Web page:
you find out that physical and/or mental limitations of various kinds can be a bummer, but it's just nowhere near the bummer erected by the series of hurdles and obstacles and brick walls and potholes you have to figure out how to navigate, just to carry on with normal life. so, finally, duh, just what your feminist upbringing should have hipped you to in the first place: it's a social problem, not an individual problem.
I spoke to a local radio phone-in producer a couple of years ago who told me that a man with a stutter had called in to make a point on air. She said that she didn't put him on air because people listening might laugh or make fun of him and maybe he didn't realise. She thought she was being nice but she stopped him from being part of a public debate in a democratic country. She asked me if she'd done the right thing expecting that I'd say yes. The answer is: "well he called up, didn't he?"
http://fangworld.blogspot.com/Suddenly this pleasant and generous individual, whom I considered my equal, and meant me no harm, began to theorise about my lack of maternal urges. It was only natural, she said, that I had no desire to be a mother. Indeed, it was obvious, seeing as my condition was a genetic one, that within me there was some kind of natural failsafe, courtesy of Mother Nature, that prevented me having the urge to procreate, so I would not, and I quote "pollute the gene pool with your faulty genes."
http://www.gorge.org/opinion/disablism.shtmlIt's about the insulting practise of excluding disabled people and so reducing them to second class citizens. Usually, it's the result of a lack of thought; for example, my local corner shop has a ramp for access, but the aisles are crammed so close together that they are hard to navigate, and where they line the floor with extra stock it's impossible to get by at all. Maybe you practise disablism too - it's about when my mates organise a pub trip, but they choose one for the beer or the charm, and don't care that I won't be able to have a wee when I get there. Or when I'm invited to the cinema, but someone has already bought a block of tickets and none of them are seats I can use.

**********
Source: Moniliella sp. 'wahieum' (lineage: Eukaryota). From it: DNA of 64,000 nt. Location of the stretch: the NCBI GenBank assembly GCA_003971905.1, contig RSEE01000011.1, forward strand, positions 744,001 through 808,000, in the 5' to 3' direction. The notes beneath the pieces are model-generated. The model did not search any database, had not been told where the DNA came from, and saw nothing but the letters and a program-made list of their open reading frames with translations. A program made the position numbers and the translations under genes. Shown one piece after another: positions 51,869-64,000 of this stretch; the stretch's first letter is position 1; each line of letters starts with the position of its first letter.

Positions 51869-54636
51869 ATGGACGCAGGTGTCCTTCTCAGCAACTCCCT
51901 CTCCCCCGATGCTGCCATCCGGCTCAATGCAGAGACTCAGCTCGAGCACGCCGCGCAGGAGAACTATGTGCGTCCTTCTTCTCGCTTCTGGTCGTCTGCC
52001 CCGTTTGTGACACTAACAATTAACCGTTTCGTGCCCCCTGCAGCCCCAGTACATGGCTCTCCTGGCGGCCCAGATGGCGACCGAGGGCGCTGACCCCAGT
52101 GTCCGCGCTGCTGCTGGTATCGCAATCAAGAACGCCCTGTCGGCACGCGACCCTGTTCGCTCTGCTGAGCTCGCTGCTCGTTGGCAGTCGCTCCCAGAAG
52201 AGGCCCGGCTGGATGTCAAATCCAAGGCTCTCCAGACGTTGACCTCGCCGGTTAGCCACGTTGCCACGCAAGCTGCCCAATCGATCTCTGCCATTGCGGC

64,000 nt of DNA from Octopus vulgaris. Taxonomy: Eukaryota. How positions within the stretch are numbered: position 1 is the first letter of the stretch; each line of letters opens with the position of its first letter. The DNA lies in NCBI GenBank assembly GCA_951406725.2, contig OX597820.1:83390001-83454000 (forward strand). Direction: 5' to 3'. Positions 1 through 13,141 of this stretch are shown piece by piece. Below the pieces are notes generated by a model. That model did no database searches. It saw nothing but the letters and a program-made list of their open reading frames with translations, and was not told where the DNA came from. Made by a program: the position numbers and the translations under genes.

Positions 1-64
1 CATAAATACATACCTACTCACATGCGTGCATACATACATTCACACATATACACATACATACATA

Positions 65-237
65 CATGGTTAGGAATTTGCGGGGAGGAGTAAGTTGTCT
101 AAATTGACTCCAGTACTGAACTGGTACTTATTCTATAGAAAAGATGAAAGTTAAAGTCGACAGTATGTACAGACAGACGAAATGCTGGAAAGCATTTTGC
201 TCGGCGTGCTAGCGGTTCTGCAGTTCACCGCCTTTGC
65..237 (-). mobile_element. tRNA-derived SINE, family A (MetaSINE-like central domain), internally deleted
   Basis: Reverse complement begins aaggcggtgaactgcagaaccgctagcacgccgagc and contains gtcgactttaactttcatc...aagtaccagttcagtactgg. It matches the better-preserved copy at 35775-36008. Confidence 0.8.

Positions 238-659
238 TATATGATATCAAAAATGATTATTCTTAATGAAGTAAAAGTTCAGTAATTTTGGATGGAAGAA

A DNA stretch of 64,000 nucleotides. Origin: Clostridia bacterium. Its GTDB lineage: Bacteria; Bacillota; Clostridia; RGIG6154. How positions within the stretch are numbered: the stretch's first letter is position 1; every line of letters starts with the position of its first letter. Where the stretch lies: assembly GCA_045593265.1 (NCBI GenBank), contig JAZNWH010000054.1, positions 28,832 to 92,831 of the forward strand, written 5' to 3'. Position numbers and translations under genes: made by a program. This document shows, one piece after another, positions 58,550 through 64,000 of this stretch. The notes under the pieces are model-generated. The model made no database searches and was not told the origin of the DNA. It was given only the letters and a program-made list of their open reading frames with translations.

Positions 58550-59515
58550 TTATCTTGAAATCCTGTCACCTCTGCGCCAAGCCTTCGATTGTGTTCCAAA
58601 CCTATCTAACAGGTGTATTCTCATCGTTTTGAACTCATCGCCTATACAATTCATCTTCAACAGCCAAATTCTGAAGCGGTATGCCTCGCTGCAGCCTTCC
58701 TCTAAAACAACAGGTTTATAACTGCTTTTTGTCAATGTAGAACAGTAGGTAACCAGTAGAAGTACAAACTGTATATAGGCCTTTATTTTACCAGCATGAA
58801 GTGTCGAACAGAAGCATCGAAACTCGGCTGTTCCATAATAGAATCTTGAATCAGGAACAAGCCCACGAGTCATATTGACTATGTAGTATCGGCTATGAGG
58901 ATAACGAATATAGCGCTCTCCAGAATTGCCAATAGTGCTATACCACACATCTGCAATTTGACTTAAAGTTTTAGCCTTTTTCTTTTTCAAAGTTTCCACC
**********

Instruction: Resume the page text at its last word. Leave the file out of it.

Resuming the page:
http://etana.livejournal.com/Then comes the combative identity politics between able-bodied Others and disabled Others. You can go to a meeting for X group but don't try to be disabled in the X group. That's just not gonna fly, and it's going to make everyone in the room uncomfortable.
http://lisybabe.blogspot.com/All over London there are these Chinese Herbal Clinics, with displays in their window offering treatments and pain relief for impairments such as arthritis. Obviously, I'm not one of these people that believes that alternative medicine can provide cures, but I do firmly believe that many can offer some degree of pain relief. So, these clinics are offering to help crips ease their pain - but have I ever seen just *one* that didn't have steps at the door? No. Not even one.
http://marcellepwrites.blogspot.com/I want to pass as long as I can, because I don’t want my job to be educating about disability but to be educating about my academic specialty. When you’re “out,” you’re also “on.” You become a representative. A token. As a person with an invisible disability, who was non-disabled for three-quarters of the life I have lived so far, I have absorbed a lot of the impatience, skepticism, patronizing and paternalistic attitudes of the society I live in toward my fellow crips. I don’t want to be on the receiving end of it.